The 7 P’s of Military Life and Retirement

Vikram Karve
13 min readDec 17, 2020

You must have two aims in life:

1.To get what you want (your “goal”)

2. Once you get what you want — to enjoy what you have got.

Many youngsters have an aim to join the Armed Forces (Army, Navy, Air Force).

But once they join the Military — do they enjoy life in uniform…?

Here are some tips on how to enjoy life in the Military — and beyond — after retirement.

The 7 P’s of Military Life and Retirement




Many years ago — when I was a young Officer in the Navy — I was asked to conduct a detailed “Technical Study” and submit a report with my recommendations.

I went about the task with full enthusiasm and sincerity and produced a 100 page report.

“What the hell is this…?” shouted the Commodore in Headquarters to whom I submitted the report.

“The Technical Study Report, Sir…” I mumbled.

“Do you think anyone is going to read all that stuff…? People are busy out here…” the Commodore said, “You condense your report.”

“Sir, I have written a summary…” I said — and I showed him the summary at the beginning of the report.

“Three bloody pages…? I told you that people are busy around here. Do you think anyone has the time to read 3 pages…? Just condense the bloody thing into one paragraph and put it right on top. Just tell us what you want us to do — your recommendations — that’s all. Do you understand…?” the Commodore bellowed.

“Aye, Aye, Sir…” I said.

“Give the heading “FOR BUSY EYES ONLY” — and type your recommendations in a bold large font — and — insert it right on top — as the first page — and use pink paper…” the Commodore said.

“Pink Paper…?” I said, dumbfounded.

“Yes — everyone will notice it easily — and — they will not waste their time. I told you that people are busy around here…” he said, “just go to my PA — my staff will help you out.”

One hour later — I resubmitted my report — with the pink insert “FOR BUSY EYES ONLY” listing just 7 recommendations.

The Commodore read the pink page.

He looked at me and said: “Well Done.”

Then — with a flash of his pen — he approved the report.

Then — he threw the report in his “OUT TRAY” — for necessary action.

The Commodore then invited me for a glass of beer — as a reward for a job well done.

Now — Dear Reader — I know you are very busy — so — as taught by the Commodore — I am going to give you the gist of my self-help article in 7 points (FOR BUSY EYES ONLY)

Are you thinking of joining the Defence Services…?


Are you thinking of marrying a Defence Officer…?


Don’t worry about these 7 P’s:

  1. PAY
  4. POWER
  5. PELF


That — in a nutshell — was for “Busy Eyes”.

But — if you have the inclination and the time to delve a bit more — do read on…



The 7 P’s of Military Life and Retirement
Musings of a Navy Veteran
A Spoof

If a military aspirant asks me: “How much Pay do you get in the Armed Forces…?” — I advise him not to join the Defence Services — since the Military is not a place for “money-minded” individuals who would be better off in other “money-making” professions.

The same applies to prospective Military Wives too — if you are “money-minded” type — it is best to avoid marrying a military man.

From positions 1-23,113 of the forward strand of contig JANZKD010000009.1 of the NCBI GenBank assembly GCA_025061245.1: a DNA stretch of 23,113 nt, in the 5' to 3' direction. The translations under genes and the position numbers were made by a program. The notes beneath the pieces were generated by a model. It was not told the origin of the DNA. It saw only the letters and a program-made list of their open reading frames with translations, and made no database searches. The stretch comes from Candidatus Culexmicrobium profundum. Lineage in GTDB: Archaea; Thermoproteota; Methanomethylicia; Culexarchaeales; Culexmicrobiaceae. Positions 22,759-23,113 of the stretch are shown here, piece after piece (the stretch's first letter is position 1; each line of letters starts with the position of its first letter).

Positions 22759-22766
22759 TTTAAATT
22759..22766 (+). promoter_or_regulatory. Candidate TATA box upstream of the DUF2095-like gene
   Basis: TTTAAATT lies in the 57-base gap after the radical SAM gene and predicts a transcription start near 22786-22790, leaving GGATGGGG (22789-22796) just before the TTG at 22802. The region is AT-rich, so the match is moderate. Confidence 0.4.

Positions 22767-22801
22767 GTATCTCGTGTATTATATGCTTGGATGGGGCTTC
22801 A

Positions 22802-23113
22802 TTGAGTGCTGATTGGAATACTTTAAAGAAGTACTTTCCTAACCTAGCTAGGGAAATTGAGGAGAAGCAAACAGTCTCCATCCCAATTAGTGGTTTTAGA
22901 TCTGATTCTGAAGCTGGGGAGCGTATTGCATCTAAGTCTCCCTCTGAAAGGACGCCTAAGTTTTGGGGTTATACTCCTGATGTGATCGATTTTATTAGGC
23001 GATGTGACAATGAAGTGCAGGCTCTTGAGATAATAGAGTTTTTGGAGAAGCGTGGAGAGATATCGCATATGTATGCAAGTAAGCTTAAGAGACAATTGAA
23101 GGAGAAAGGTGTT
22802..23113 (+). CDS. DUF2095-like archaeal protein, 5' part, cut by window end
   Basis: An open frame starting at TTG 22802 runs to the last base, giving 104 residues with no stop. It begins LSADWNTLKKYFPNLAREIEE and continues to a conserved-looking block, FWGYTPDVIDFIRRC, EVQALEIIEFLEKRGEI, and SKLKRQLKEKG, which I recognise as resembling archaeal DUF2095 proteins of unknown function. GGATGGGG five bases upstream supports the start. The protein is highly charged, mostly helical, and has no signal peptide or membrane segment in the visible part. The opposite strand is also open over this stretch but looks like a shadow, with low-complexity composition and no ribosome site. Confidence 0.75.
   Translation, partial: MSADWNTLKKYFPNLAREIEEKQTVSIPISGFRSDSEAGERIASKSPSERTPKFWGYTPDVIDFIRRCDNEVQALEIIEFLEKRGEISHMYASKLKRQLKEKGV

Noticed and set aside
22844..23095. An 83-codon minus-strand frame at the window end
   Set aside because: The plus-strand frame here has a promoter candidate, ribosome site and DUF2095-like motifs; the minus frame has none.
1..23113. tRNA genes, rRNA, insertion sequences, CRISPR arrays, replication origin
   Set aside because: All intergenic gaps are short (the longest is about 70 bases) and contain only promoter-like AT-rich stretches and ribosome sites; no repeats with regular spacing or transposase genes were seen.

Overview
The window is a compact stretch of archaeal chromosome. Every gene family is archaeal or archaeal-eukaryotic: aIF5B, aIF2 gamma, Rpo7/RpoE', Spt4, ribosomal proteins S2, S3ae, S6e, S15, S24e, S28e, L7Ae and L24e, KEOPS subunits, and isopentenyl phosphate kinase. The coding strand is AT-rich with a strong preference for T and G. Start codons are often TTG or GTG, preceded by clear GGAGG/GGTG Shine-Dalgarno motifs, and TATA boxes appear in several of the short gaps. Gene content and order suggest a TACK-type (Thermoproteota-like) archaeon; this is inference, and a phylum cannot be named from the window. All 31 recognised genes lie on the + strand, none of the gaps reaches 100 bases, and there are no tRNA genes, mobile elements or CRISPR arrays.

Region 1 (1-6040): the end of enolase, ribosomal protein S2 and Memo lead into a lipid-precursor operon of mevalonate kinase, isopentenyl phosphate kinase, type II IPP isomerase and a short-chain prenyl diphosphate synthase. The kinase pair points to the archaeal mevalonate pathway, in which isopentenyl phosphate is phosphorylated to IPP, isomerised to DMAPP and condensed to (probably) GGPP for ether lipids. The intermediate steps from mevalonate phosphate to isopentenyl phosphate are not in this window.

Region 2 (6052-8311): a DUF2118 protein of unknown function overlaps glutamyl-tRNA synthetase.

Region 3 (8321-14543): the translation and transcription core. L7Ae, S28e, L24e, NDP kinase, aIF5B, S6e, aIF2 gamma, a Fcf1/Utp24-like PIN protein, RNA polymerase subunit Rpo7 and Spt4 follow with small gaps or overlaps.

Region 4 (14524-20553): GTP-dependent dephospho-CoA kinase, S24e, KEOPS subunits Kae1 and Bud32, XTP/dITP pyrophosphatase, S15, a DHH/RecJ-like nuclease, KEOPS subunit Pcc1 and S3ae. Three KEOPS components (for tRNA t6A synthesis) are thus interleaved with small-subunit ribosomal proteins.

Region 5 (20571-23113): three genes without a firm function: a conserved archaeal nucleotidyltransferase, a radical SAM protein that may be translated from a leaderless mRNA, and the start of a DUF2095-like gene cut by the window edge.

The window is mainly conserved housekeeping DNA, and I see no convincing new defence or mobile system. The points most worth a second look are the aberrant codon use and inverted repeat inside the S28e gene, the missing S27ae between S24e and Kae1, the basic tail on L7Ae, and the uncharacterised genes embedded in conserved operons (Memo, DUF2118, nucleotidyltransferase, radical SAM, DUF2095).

Apart from money — there are other aspects too — which I have mentioned in this article.

Sometime ago — I met an anxious Army Officer worried about his career prospects.

The Officer was a Sapper from the Corps of Engineers.

He was worried about his promotion prospects in view of a recently introduced “Command Exit Model” Promotion Policy (as he described it).

In fact — during their careers — the factor that causes tremendous anxiety to most Defence Officers is “Promotion” to the Next Rank — since — in the Armed Forces — Rank means everything.

Military Veterans are worried about One-Rank-One-Pension (OROP) — and — even after the notification — there is dissatisfaction — and the OROP agitation continues.

A few years ago — the 7th Central Pay Commission (7 CPC) Recommendations were announced — and in the 7 CPC recommendations too — many “Faujis” feel that the Defence Services have been given a raw deal as compared to the Civil Services.

(NFU has been given to most Civil Services but not to Defence Services…)

Another demoralising issue is denial of Non-Functional Upgradation (NFU) to Defence Services.

There are frequent reports of litigation by Armed Forces Personnel and Veterans in Tribunals and Courts — mostly regarding promotion and money issues.

In general — a perception is developing that “Faujis” and Veterans are getting a “Raw Deal” — and — this is creating negative vibes about the Defence Services.

This prompts me to delve into my “Self Help” Archives — and pull out this article I wrote many years ago.

I feel is this article is still most relevant for Military Officers and Veterans — especially in the present circumstances.

Do read these tips if you are an aspirant “Fauji” (Military Officer).

And — if you are prospective “Faujan” (Military Wife) — if you are thinking of marrying a “Fauji” — these tips may help you too.

Of course — I feel that these self-help tips may be useful for those still serving in the military — and for retired veterans too.



The 7 P’s of Military Life — Self Help for “Faujis” “Faujans” and Veterans by Vikram Karve

On page 58 of his war memoir “Himalayan Blunder” ( The Curtain Raiser to the Sino-Indian War of 1962) Brigadier John Parashuram Dalvi narrates an amusing story.

This anecdote pertains to the ill-fated “forward policy” which happened in NEFA (Arunachal Pradesh) sometime in 1960.